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The words that precede and follow a quotation are just as important as the quotation itself.You can think of each quote as the filling in a sandwich: it may be tasty on its own, but it’s messy to eat without some bread on either side of it.Exercise the writing muscle every day, even if it is only a letter, notes, a title list, a character sketch, a journal entry.
And quotations are only one type of evidence: well-balanced papers may also make use of paraphrases, data, and statistics.
The types of evidence you use will depend in part on the conventions of the discipline or audience for which you are writing.
The context should set the basic scene for when, possibly where, and under what circumstances the quotation was spoken or written.
So, in providing context for our above example, you might write: Tell your reader who is speaking. Could your reader determine without looking at your paper where your quotations begin?
Suppose you want to challenge the following statement made by John Doe, a well-known historian: If it is especially important that you formulate a counterargument to this claim, then you might wish to quote the part of the statement that you find questionable and establish a dialogue between yourself and John Doe: Historian John Doe has argued that in 1941 “almost all Americans assumed the war would end quickly” (Doe 223). There will be times when you want to highlight the words of a particularly important and authoritative source on your topic. One of your most provocative sources is a narrative written by a former slave, Harriet Jacobs.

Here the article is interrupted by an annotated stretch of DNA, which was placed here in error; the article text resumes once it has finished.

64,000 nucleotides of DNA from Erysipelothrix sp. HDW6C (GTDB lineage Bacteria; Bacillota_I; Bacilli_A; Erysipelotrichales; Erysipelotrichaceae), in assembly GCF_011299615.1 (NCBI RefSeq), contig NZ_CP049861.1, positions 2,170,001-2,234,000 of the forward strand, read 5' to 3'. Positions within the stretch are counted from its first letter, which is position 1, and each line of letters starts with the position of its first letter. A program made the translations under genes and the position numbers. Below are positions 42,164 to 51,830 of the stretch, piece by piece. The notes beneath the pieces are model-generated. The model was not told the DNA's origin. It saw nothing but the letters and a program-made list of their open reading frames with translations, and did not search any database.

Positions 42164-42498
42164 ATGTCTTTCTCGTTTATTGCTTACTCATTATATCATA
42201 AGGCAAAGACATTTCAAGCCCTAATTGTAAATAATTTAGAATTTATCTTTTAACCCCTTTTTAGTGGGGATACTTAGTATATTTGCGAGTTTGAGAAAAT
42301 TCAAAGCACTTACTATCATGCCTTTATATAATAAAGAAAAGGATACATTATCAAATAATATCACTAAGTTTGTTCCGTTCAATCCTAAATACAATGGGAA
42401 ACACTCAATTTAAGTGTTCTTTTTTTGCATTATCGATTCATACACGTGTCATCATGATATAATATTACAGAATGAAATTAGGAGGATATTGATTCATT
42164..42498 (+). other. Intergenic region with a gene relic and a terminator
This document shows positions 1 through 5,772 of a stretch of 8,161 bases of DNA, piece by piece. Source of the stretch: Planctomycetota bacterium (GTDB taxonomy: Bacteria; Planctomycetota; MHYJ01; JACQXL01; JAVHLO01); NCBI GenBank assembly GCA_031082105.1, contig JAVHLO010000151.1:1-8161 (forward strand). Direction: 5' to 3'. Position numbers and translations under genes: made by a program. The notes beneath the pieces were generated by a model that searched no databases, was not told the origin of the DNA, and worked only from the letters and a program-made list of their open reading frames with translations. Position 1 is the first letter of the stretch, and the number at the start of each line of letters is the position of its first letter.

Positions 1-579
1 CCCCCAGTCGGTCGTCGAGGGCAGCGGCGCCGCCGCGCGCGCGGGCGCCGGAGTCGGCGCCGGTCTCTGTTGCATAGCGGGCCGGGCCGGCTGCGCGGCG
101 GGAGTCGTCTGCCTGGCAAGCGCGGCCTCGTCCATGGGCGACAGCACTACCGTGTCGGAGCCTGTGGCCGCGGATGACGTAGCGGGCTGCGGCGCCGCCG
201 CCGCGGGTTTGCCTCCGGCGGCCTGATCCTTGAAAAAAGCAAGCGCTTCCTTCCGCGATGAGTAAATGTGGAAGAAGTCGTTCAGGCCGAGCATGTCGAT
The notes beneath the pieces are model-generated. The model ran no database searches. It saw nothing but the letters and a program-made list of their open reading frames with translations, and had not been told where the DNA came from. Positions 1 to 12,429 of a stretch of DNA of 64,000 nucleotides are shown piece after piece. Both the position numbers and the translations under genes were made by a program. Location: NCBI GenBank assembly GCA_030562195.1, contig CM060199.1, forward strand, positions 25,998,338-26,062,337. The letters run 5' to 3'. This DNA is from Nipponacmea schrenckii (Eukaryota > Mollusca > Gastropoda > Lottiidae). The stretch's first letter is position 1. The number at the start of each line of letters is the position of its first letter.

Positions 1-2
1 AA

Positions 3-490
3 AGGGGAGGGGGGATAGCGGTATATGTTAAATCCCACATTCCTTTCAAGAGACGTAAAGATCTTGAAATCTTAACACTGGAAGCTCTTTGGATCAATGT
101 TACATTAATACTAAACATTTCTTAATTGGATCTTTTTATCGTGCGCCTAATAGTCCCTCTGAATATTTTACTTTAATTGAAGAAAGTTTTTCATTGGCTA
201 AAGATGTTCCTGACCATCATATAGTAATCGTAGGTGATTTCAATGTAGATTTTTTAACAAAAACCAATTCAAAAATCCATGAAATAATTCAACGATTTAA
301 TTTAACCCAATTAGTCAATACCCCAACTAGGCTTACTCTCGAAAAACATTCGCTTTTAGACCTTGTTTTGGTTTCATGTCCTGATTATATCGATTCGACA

For example, suppose you were writing an essay about the differences between the lives of male and female slaves in the U. It would then be appropriate to quote some of Jacobs’s words: Harriet Jacobs, a former slave from North Carolina, published an autobiographical slave narrative in 1861.People on the outside think there’s something magical about writing, that you go up in the attic at midnight and cast the bones and come down in the morning with a story, but it isn’t like that.You sit in back of the typewriter and you work, and that’s all there is to it.Used ineffectively, however, quotations can clutter your text and interrupt the flow of your argument.This handout will help you decide when and how to quote like a pro. You have probably been told by teachers to provide as much evidence as possible in support of your thesis. Writer’s Digest has compiled our editors’ favorite quotes about writing to help inspire writers everywhere.Whether you’re a fiction writer, nonfiction writer, or poet, these inspirational quotes on writing will put the pen back in your hand with renewed passion.For example, papers analyzing literature may rely heavily on direct quotations of the text, while papers in the social sciences may have more paraphrasing, data, and statistics than quotations.Sometimes, in order to have a clear, accurate discussion of the ideas of others, you need to quote those ideas word for word. involvement, the wives and mothers of soldiers often noted in their diaries their fear that the war would drag on for years.The more closely the author thinks of why he wrote, the more he comes to regard his imagination as a kind of self-generating cement which glued his facts together, and his emotions as a kind of dark and obscure designer of those facts.Reluctantly, he comes to the conclusion that to account for his book is to account for his life.